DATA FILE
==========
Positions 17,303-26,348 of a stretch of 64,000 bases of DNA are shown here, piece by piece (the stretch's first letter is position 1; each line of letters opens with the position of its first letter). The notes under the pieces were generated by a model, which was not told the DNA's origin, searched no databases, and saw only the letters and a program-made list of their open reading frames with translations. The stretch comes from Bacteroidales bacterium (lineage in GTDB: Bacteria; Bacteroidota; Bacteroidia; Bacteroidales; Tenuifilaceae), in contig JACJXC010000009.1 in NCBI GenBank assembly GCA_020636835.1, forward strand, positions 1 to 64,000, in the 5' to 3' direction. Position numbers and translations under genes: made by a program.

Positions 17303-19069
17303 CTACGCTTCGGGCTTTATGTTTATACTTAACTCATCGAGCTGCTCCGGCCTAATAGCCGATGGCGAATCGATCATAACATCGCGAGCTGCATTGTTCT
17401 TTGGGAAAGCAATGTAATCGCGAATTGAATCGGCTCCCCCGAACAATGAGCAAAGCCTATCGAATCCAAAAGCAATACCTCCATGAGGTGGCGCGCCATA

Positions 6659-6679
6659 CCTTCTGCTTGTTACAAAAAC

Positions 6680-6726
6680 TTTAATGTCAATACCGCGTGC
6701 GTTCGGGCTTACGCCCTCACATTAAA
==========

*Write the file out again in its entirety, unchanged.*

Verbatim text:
Positions 17,303-26,348 of a stretch of 64,000 bases of DNA are shown here, piece by piece (the stretch's first letter is position 1; each line of letters opens with the position of its first letter). The notes under the pieces were generated by a model, which was not told the DNA's origin, searched no databases, and saw only the letters and a program-made list of their open reading frames with translations. The stretch comes from Bacteroidales bacterium (lineage in GTDB: Bacteria; Bacteroidota; Bacteroidia; Bacteroidales; Tenuifilaceae), in contig JACJXC010000009.1 in NCBI GenBank assembly GCA_020636835.1, forward strand, positions 1 to 64,000, in the 5' to 3' direction. Position numbers and translations under genes: made by a program.

Positions 17303-19069
17303 CTACGCTTCGGGCTTTATGTTTATACTTAACTCATCGAGCTGCTCCGGCCTAATAGCCGATGGCGAATCGATCATAACATCGCGAGCTGCATTGTTCT
17401 TTGGGAAAGCAATGTAATCGCGAATTGAATCGGCTCCCCCGAACAATGAGCAAAGCCTATCGAATCCAAAAGCAATACCTCCATGAGGTGGCGCGCCATA

Positions 6659-6679
6659 CCTTCTGCTTGTTACAAAAAC

Positions 6680-6726
6680 TTTAATGTCAATACCGCGTGC
6701 GTTCGGGCTTACGCCCTCACATTAAA